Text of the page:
Public Masses in Italy to resume May 18, ending bitter Church-state rift

ROME (Reuters) - Italy’s government and Roman Catholic bishops signed an agreement on Thursday to allow the faithful to attend Masses again from later this month, ending a standoff between the Church and state over the coronavirus lockdown.

The government banned attendance at Masses in early March, part of its prohibition on gatherings as it sought to prevent the spread of COVID-19. Many Catholics asserted that church services should have been permitted along with other essential activities such as food shopping.

Tensions ran high again late last month when the government announced a gradual staged easing of the lockdown, but did not include a return to Masses in a phase that began on May 4.

The bishops told the government they could “not accept seeing the exercise of freedom of religion being compromised”. Most of Italy’s churches have remained open during the crisis, but only for individual prayer.

Catholics have been following Masses on television or on the internet as priests said them in empty churches.

With Thursday’s agreement, Masses for the public can resume on May 18 but under strict conditions outlined in a protocol signed by Prime Minister Giuseppe Conte and Cardinal Gualtiero Bassetti, president of the Italian Bishops Conference.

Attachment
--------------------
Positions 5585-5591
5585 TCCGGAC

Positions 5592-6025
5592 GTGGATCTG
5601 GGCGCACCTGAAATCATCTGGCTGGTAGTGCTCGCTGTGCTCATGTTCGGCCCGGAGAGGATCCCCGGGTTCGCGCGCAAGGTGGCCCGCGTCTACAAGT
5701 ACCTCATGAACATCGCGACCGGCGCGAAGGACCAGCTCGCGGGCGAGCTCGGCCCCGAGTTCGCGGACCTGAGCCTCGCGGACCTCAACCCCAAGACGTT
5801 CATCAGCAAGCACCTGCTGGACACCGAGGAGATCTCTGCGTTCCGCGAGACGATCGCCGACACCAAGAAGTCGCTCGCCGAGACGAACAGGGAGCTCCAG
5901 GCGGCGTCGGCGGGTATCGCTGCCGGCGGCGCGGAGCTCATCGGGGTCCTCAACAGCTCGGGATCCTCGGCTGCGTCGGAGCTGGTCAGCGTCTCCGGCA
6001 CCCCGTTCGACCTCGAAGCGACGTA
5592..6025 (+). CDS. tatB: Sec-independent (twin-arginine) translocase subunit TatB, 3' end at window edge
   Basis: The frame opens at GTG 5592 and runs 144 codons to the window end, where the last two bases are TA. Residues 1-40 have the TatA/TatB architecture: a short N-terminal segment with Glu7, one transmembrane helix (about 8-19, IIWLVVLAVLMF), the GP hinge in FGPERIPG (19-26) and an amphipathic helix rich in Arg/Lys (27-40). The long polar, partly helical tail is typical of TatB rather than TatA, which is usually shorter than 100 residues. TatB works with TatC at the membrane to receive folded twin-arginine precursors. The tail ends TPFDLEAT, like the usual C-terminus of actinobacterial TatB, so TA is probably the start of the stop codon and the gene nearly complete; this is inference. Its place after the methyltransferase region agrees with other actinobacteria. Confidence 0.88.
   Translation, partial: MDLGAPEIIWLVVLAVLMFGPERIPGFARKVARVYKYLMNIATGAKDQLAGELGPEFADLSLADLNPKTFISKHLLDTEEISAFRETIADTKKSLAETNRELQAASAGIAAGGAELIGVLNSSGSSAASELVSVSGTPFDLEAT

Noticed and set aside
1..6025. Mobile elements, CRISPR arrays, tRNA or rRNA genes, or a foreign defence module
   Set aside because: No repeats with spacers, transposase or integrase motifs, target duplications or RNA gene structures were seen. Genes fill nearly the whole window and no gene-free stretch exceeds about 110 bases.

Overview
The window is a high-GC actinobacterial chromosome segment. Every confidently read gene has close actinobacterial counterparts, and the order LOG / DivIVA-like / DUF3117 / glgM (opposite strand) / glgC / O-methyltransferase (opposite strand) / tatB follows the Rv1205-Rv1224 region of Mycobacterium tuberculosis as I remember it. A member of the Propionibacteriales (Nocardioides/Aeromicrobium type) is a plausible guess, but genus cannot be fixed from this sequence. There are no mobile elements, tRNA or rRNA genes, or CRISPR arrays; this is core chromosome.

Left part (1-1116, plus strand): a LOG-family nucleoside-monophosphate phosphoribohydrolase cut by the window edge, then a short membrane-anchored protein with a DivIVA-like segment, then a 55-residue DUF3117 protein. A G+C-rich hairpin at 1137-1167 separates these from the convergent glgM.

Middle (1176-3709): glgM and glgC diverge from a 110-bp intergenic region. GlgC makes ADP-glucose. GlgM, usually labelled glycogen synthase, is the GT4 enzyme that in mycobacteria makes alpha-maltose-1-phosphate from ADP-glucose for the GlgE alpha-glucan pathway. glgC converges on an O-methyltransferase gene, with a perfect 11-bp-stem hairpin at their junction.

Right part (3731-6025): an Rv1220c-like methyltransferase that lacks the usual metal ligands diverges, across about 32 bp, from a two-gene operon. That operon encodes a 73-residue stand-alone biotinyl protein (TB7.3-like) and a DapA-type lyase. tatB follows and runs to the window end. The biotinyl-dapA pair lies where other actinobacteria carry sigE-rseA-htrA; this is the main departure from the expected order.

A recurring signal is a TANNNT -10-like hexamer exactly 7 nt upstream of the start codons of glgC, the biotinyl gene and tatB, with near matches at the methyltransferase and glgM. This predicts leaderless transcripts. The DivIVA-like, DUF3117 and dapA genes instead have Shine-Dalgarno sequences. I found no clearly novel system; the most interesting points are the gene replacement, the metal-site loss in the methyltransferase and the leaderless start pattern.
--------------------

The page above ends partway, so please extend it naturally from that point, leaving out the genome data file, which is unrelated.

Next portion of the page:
Individual pastors will determine the maximum number of people who can fit in a church while staying at least a meter (yard) apart.

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If there is demand, additional Masses should be held, rather than allowing more people into the church for one service, the protocol says.

The faithful will have to wear masks in church. Priests can celebrate most of the Mass without masks but they will have to wear one, as well as gloves, when they distribute the communion wafer.

Initially, choirs will be banned, holy water fonts will remain dry, and the traditional exchange of a sign of peace - usually in the form of a handshake - will be eliminated.

The collection, in which a basket is passed around for offerings of money, will be replaced by containers where the faithful can make contributions.

Nearly 30,000 people have died of the coronavirus in Italy, the third highest death toll in the world after the United States and Britain. A new phase of loosening of restrictions began on Monday, when some 4.5 million people returned to work.

The Masses will resume on the same day Italian museums and libraries can reopen.

The Vatican, which for the most part has been mirroring Italy’s containment measures, has not yet said when St. Peter’s Basilica or the Vatican museums will reopen. Pope Francis celebrated the major Christian feast of Easter last month with none of the usual packed crowds.

Reporting by Philip Pullella; Editing by Frances Kerry